Photo Gallery:
Blue Duck Tavern

Circle Bistro
Butterfield 9
Poste Moderne Brasserie

Letter From the Editor Vol.5

Modern American in Washington DC

October 2006

Chefs don’t like labels; that said, it’s impossible to navigate the restaurant scene of the nation’s capital without coming across one label in particular: Modern American. A burgeoning restaurant city with energetic young chefs, moneyed young diners, and a broad professional clientele, Washington DC is a veritable case study of the development of American cuisine. Chefs must stay inventive and fresh while catering to the somewhat conservative tastes of the DC dining elite, and Modern American is the common solution. So what does that mean?

At Madrid Fusion in January 2006, Ferran Adrià told us that what most impressed him about American cuisine was its lack of boundaries. Our cuisine is one of diversity; chefs are not bound by the dogma of one historical culinary identity, but draw from many in the pursuit of a distinctly American menu. A vast bounty of seasonal ingredients – from Chesapeake softshells to Oregon truffles – are fused with various international influences, and the sum total is creative and culturally distinct. These days, using the best, freshest, local (whenever possible) ingredients is commonly cited as a fine dining standard, but is certainly not an end in itself. The challenge lies in creative, individual execution, and in our tastings we were impressed by not only the number of chefs serving high quality ingredients, but the number of chefs highlighting them in different ways. While redundancy is an inevitable byproduct (think wild mushrooms, sweetbreads and boutique apples on every menu), it is also a benefit, as it challenges chefs to keep it interesting by preventing them from relying on seasonality alone.

BDT Steak Fries at Blue Duck Tavern on StarChefs.comWith a strictly seasonal menu dedicated to its purveyors, Blue Duck Tavern is a restaurant with a poignant philosophy. Chef de cuisine Mark Hellyar works exclusively with American products, but throws a wide variety of influences into the mix, setting himself apart with his bold flavors, attention to detail and technique. His training at Citronelle and The Fat Duck is evident in impossibly rich and crisp Steak Fries cooked in duck fat, and his Atlantic Fluke dish, in which two filets seamlessly envelop a rich cod sauce with the help of activa. See Service Notes for more of Blue Duck’s distinguishing twists.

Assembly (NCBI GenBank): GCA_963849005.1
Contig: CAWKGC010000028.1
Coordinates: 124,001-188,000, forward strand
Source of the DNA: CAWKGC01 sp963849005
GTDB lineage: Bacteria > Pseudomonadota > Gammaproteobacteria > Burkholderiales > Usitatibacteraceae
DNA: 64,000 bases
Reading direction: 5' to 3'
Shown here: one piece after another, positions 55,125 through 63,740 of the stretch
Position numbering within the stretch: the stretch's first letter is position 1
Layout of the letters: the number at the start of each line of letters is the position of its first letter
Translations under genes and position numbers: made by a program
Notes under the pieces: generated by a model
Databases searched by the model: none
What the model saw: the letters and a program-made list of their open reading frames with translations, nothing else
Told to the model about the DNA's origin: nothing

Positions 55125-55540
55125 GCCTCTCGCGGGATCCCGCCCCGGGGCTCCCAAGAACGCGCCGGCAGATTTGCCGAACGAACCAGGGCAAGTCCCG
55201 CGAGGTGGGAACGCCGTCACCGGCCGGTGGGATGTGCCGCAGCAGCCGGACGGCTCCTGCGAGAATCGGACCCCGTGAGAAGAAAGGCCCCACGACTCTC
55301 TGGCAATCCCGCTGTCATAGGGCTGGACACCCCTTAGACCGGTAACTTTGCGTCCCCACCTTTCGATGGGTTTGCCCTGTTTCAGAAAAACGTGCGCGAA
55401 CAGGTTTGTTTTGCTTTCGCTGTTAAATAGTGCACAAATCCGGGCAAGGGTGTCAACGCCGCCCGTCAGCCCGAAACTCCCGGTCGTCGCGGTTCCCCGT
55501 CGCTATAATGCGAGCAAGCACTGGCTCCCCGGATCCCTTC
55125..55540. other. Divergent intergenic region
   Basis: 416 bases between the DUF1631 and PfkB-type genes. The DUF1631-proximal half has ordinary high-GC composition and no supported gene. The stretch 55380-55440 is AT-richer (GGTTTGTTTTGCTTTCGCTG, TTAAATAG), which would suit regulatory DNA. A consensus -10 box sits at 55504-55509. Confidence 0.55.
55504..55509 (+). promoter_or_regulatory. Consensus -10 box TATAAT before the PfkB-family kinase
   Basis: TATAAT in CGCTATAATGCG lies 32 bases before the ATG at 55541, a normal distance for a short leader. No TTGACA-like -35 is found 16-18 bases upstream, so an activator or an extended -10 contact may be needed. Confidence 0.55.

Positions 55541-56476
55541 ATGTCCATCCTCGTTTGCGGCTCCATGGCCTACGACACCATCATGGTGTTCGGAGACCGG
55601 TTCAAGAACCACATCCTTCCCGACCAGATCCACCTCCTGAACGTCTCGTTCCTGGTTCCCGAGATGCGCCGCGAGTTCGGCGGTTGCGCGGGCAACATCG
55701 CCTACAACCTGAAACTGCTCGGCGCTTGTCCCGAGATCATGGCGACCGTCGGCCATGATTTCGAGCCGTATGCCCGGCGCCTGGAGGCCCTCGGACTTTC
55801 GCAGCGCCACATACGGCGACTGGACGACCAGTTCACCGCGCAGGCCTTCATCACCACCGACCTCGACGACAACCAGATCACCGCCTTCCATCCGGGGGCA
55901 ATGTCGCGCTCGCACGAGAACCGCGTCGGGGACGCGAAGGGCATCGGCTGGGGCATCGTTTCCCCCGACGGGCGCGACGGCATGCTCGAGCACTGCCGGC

Halibut with Fresh Corn Polenta at Circle Bistro on StarChefs.comChef Brendan Cox of Circle Bistro stresses the rigorous seasonality of his mentor, Todd Gray, with dishes like his fresh corn polenta. Made with fresh sweet corn, the creamy, almost-liquid polenta is closer to a corn pudding, light and imbued with an intense flavor. At Butterfield 9 Chef Michael Harr serves an elegant coffee cup of Fennel Soup with Lemon Cream Emulsion, in which the fennel's delicate underpinnings of anise are accentuated by citrus and cream.

Herb Crusted Skate Wing from Chef Tracy O'Grady on StarChefs.comChef Robert Weland at Poste Moderne Brasserie on StarChefs.comAt Willow, Chef Tracy O’Grady blends backgrounds and emerges with a hearty, seasonal American brasserie menu ranging from a tempura of summer vegetables with lime ginger vinaigrette to Herb Crusted Skate with Wild Mushroom Agnolotti. In a similar vein, the menu at Poste Moderne Brasserie interprets French dishes and techniques with regional, seasonal products, with a focus on educating diners and shortening the distance from earth to plate. Chef Robert Weland draws inspiration from the restaurant’s backyard garden, a peaceful, brick-lined courtyard filled with tomato plants and herbs that Weland nourishes with homemade compost and encourages his cooks to pick liberally.

Feta Water Noodles from Chef Katsuya Fukushima on StarChefs.comWhile there is decidedly less experimentation than in Chicago and New York, DC does have its standard bearers. Under the guidance of José Andrés, Chef Katsuya Fukushima has been playing with taste, technique and texture for over three years at Cafe Atlantico and its small nook of experimental, conceptual cuisine, Minibar. Minibar is DC’s version of Alinea and WD~50, but with only six seats it’s a partner in theory rather than size. And though equally experimental, Fukushima works within spefic restraints. Freedom to experiment with concepts is not matched by a freedom of ingredients; he cites sea urchin, for example, as nearly impossible to sell. Instead he finds success with re-imagined versions of more familiar ingredients, like his feta water noodles with feta cream, tomato marmalade and mint. While DC chefs and diners have made great strides over the past few years, and while the city's young chefs have found a good fit under the umbrella of Modern American, our cuisine is still in its nacent stages.


Antoinette Bruno




^ Top of page